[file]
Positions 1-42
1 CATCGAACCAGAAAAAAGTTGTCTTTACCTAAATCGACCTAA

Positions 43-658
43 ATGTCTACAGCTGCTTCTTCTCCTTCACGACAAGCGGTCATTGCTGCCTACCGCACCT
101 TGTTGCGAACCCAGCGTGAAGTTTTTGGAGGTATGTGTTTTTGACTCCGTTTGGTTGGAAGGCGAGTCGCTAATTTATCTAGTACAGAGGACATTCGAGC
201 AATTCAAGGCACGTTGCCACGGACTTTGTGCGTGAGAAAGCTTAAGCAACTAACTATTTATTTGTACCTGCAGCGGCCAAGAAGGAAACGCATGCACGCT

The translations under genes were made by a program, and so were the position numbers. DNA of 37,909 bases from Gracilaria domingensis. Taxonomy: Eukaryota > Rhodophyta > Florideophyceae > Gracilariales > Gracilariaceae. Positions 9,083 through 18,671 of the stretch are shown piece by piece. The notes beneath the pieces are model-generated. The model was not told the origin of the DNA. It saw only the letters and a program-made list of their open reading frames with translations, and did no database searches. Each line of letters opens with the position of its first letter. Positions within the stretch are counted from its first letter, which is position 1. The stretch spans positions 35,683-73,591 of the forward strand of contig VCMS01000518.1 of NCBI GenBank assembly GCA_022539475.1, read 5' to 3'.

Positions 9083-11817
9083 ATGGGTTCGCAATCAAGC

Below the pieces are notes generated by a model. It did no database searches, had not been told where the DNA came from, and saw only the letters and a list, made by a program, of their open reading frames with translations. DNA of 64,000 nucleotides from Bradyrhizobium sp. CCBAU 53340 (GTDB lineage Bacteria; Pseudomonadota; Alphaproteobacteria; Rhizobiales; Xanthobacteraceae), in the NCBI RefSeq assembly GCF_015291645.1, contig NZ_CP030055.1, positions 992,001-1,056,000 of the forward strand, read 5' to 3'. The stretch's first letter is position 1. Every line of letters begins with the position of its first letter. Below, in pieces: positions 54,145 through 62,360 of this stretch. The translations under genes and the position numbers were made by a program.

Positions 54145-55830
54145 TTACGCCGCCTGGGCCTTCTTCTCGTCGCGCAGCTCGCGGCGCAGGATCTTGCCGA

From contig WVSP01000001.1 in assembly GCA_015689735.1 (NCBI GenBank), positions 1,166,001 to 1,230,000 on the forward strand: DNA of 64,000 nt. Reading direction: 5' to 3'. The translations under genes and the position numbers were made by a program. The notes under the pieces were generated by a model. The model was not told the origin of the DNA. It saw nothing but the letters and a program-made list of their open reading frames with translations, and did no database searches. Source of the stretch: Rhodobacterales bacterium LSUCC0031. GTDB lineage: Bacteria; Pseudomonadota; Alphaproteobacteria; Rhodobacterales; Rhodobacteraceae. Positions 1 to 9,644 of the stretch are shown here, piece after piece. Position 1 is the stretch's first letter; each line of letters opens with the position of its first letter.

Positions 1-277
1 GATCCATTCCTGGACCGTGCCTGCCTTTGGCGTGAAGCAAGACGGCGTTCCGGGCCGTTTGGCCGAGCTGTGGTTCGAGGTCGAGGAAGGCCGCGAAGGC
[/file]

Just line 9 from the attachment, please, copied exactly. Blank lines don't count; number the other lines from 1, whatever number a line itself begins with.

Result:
9083 ATGGGTTCGCAATCAAGC